+

Saponin

-

+ indicates presence whereas – indicates absence of phyto chemicals

 

Physico-chemical analysis:

Air dried fruit material was used for quantitative determination of phytochemical values. Loss on drying, total ash, acid insoluble ash, water soluble and alcohol soluble extractive were determined for five times as per WHO recommendations. (Table 2).

 

Table 2. Physico-chemical  analysis of  Ficus benghalensis  fruit powder

Parameters

Result

Loss on drying at 105°C (%)

6.00

Total Ash (%)

6.22

Acid-insoluble ash (%)

1.20

Alcohol-soluble extractive (%)

18.20

Water-soluble extractive (%)

17.20

 

Fluorescence analysis:

The fluorescence analysis is a tool for the determination of constituents in the plant that gives a definite idea of the chemical nature. Thus the fluorescence analysis of the powder was carried out and data is presented in the (Table 3).

 

High Performance Thin Layer Chromatography (HPTLC):

The TLC plate were examine under  ultra violet light at 366 nm; at visible for both before and after derivetisation with  5% methanolic- sulphuric acid reagent (Figures 2.1-2.3). The Rf values and colours of the bands obtained were recorded (Tables 4-6). It shows major spot under ultraviolet light (366 nm) Rf at 0.06 (blue), 0.39 (fluorescent), 0.55 (blue) and 0.95 (white). Spray the plate with 5% methanolic- sulphuric acid reagent followed by heating at 1050C for about 5 min and observe under ultraviolet light. It shows major Rf under ultraviolet light (366 nm) at Rf 0.06 (white), 0.19 (grey), 0.67 (white), 0.75 (white), 0.78 (yellow), 0.83 (fluorescent), 0.95(white) and observe under visible light 0.67(red), 0.74 (brick red), 0.78(pink), 0.83(brown), 0.95 (red).

 

 

Table 3. Fluorescence analysis of Ficus benghalensis fruit powder

Treatment

Colour of powder at different wavelength

Day light

UV light at 254 nm

UV light at 366nm

Powder as such

Yellow green

Dark brown

Dark brown

Powder+ Distilled water

Yellow green

Dark brown

Lemon yellow

Powder + KOH

Grass green

Brown

Grass green

Powder + HCl

Light brown

Dark brown

Dark brown

Powder + H2SO4

Black

Black

Black

Powder + NaOH

Yellow green

Black

Brown

Powder + HNO3

Yellow green

Grass green

Black

Powder + FeCl3

Grass green

Dark brown

Dark brown

Powder +

Ammonia solution

Grass green

Brown

Yellow green

Powder +

Acetic acid

Grass green

Dark brown

Dark brown

Powder + Ethanol

Yellow green

Brown

Grass green

Powder +

Methanol

Yellow green

Brown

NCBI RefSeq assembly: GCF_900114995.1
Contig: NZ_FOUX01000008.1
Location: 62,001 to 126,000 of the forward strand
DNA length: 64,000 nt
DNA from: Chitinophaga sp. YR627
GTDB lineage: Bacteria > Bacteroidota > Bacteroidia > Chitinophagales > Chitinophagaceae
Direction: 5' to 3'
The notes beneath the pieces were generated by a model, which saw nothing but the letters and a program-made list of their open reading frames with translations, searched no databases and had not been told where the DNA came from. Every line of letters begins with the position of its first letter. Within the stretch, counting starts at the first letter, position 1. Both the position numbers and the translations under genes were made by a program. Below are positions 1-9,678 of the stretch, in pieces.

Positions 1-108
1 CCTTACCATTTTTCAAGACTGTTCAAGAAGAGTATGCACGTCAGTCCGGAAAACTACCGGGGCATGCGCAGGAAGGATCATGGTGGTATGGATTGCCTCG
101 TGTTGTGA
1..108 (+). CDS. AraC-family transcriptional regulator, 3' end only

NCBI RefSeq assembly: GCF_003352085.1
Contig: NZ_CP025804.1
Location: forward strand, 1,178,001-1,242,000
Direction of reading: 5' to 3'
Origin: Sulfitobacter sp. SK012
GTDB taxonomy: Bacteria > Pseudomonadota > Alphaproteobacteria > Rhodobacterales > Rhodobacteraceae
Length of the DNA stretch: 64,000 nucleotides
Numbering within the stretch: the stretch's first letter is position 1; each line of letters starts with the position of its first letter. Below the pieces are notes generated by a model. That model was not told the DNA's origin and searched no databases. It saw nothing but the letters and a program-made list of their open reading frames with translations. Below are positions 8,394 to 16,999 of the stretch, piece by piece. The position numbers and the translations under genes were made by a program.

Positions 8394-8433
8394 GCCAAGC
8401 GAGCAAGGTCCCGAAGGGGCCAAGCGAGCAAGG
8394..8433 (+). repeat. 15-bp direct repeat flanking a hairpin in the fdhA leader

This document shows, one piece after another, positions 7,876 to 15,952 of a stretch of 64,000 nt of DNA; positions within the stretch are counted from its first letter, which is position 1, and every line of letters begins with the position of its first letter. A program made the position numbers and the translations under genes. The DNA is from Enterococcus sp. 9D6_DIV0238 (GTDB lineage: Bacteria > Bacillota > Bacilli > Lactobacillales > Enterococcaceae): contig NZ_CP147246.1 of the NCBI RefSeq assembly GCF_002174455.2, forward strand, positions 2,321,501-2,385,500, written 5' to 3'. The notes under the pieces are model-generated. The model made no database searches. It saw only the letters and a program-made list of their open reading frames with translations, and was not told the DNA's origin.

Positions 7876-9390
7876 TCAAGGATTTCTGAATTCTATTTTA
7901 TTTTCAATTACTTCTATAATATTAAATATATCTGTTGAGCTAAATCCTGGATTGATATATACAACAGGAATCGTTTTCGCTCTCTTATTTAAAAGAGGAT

Grass green

 

 


 

 


Table 4. Rf values in TLC finger prints of fruit of Ficus benghalensis  at 366nm (before derivatization)

Rf value

Ficus benghalensis

Rf 1 (blue)

0.06

Rf 2 (fluorescent)

0.39

Rf 3 (blue)

0.55

Rf 4 (white)

0.95

 

Table 5. Rf values in TLC finger prints of fruit of Ficus benghalensis at 366 nm (after derivatization)

Rf value

Ficus benghalensis

Rf 1 (white)

0.06

Rf 2 (grey)

0.19

Rf 3 (white)

0.67

Rf 4 (white)

0.74

Rf 5 (yellow)

0.78

Rf 6 (fluorescent)

0.83

Rf 7 (white)

0.95

 

Table 6. Rf values in TLC finger prints of fruit of Ficus benghalensis  at visible light (after derivatization)

Rf value

Ficus benghalensis

Rf 1 (red)

0.67

Rf 2 (brick red)

0.74

Rf 3 (pink)

0.78

Rf 4 (brown)

0.83

Rf 5 (red)

0.95

 

CONCLUSION:

There are over 400 different tribal and other ethnic groups in India which constitute about 7.5 % of India’s population. Tribal, rural and primitive societies have discovered solution for treatment of disease to almost all their needs and problems from the natural resources around them. Hence, in recent years, ethnomedicinal studies received much attention as this brings to light the numerous little known and unknown medicinal virtues especially of plant origin which needs evaluation on modern scientific lines such as phytochemical analysis and HPTLC fingerprinting. The present work was taken up with a view to lay down standards which will contribute significantly to quality control of these medicinally useful Ficus benghalensis specie. It also provides suitable criteria to differentiate the fruit of  Ficus specie.

 

ACKNOWLEDGEMENT:

Authors are grateful to Dr. Bharat Pathak, General Secretary, Deendayal Research Institute, Chitrakoot, Satna (M.P.) for providing the infrastructure and support to conclude this type of research work successfully.

 

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Received on 18.04.2014       Modified on 22.08.2014

Accepted on 08.09.2014      ©A&V Publications All right reserved

Res.  J. Pharmacognosy & Phytochem. 6(4):Oct. - Dec.2014; Page 147-150